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imwarp function - bands during interpolation

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arnaud COQ
arnaud COQ el 24 de Feb. de 2022
Comentada: arnaud COQ el 10 de Mzo. de 2022
Hey guys,
I'm trying to use imwarp function and apply either small transformation or displacement field to an image generated, via:
Im1 = randi([0 255],2000,2000);
tform = affine2d([1. 0. 0; 0. 0.99 0; 0 0 1]);
Im2 = imwarp(Im1,tform, "linear"); % or 'nearest' or 'cubic' interpolation fct.
imshow(Im2,[0 255]);
But final image Im2 shows bands that must appear due to interpolation function. This problem also appears when applying a displacement field.
I am wondering, if I am doing something wrong or if someone had the same problem how you circumvent it.

Respuesta aceptada

Steve Eddins
Steve Eddins el 7 de Mzo. de 2022
First, let me run Arnaud's reproduction code and display the result so that everyone can see what we are talking about.
Im1 = randi([0 255],2000,2000);
tform = affine2d([1. 0. 0; 0. 0.99 0; 0 0 1]);
Im2 = imwarp(Im1,tform, "linear");
imshow(Im2,[0 255]);
I can see the horizontal banding effect (although you might not see it in your browser, after the image has been resized once for figure capture and then resized again for browser display). I wondered about three possibilities:
  • Interpolation artifact
  • Aliasing artifact
  • Display artifact
I ruled out a display artifact by trying different image sizes, figure sizes, and image interpolation options, and the banding was always visible. I could see the banding when I wrote out the image to a file and viewed it in another app, and the banding did not go away or even really change appearance when I changed the display zoom.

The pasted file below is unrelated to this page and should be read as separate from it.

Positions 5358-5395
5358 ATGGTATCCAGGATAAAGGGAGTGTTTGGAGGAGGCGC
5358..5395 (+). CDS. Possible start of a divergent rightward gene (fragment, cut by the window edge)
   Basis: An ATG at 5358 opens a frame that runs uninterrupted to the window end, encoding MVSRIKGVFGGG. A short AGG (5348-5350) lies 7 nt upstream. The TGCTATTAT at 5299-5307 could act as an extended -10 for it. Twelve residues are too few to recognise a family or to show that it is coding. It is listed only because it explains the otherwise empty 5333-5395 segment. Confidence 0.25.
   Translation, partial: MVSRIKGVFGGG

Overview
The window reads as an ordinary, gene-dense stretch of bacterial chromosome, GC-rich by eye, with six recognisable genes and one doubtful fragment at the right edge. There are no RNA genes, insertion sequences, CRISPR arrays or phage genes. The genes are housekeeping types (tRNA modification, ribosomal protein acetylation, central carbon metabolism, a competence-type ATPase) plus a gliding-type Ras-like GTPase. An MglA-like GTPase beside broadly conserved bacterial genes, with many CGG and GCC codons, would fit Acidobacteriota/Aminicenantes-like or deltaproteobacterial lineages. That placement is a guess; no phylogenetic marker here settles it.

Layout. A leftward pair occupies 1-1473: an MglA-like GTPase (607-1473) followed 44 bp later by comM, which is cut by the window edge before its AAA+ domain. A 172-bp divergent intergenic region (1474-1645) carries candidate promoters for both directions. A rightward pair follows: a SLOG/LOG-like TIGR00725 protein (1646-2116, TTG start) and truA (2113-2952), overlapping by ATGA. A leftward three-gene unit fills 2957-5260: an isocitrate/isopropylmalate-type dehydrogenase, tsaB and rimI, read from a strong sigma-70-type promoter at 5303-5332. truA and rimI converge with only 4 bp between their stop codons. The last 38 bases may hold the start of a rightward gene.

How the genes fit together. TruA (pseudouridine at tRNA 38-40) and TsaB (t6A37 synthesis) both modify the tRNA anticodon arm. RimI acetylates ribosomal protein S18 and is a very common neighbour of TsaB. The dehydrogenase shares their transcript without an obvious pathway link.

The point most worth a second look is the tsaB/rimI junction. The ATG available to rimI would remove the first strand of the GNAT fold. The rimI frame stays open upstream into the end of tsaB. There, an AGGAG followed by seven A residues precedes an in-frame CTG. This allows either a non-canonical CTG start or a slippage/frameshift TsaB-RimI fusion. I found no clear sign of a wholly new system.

Aliasing was my initial suspicion, at least until I changed 0.99 to 1.01 in the affine transformation matrix and observed very similar banding.
That brought me back to reconsidering interpolation, but I was still puzzled until I tried it with a much smaller image. Viewing the result brought a light bulb moment.
Im1 = randi([0 255],200,200);
tform = affine2d([1. 0. 0; 0. 0.99 0; 0 0 1]);
Im2 = imwarp(Im1,tform, "linear");
imshow(Im2,[0 255]);
I had the impression that the top, center, and bottom bands looked sharp, whereas the two horizontal bands in between those three looked vertically blurred.
Let's zoom in.
imshow(Im2,[0 255])
axis([0.5 100.5 0.5 100.5])
The blurring effect in the middle band is more obvious now. That's when the answer hit me.
At roughly 100 pixel intervals (vertically), the interpolation locations line up very closely with the pixel centers. That means that the interpolation outputs will be almost exactly the same as the original pixels in those locations.
In between those sharper-looking bands, though, the interpolation locations are in between the original pixel locations, and so the interpolation outputs are producing an average of two vertically adjacent pixels. That difference is producing the visual "banding" effect.
I don't think it is fair, however, to call this an "interpolation artifact." I'm not sure exactly what words to use, but roughly speaking, I think this is a fundamental mismatch between the data and the very concept of interpolation.
All of the original pixel values are completely uncorrelated! One pixel value is unrelated to the values of its immediate neighbors. What does it even mean to interpolate between independent, unrelated values? Interpolation presupposes the existence of an underlying, continuous-domain, smoothly varying signal that we can meaningfully resample, and that doesn't exist here.
I think that the only way you can perform this warp without that banding is to use some form of smoothing interpolation, like a smoothing spline, or to smooth the data before performing the warp.
  1 comentario
arnaud COQ
arnaud COQ el 10 de Mzo. de 2022
Hi Steve,
Thanks a lot for this answer, that helps me a lot !

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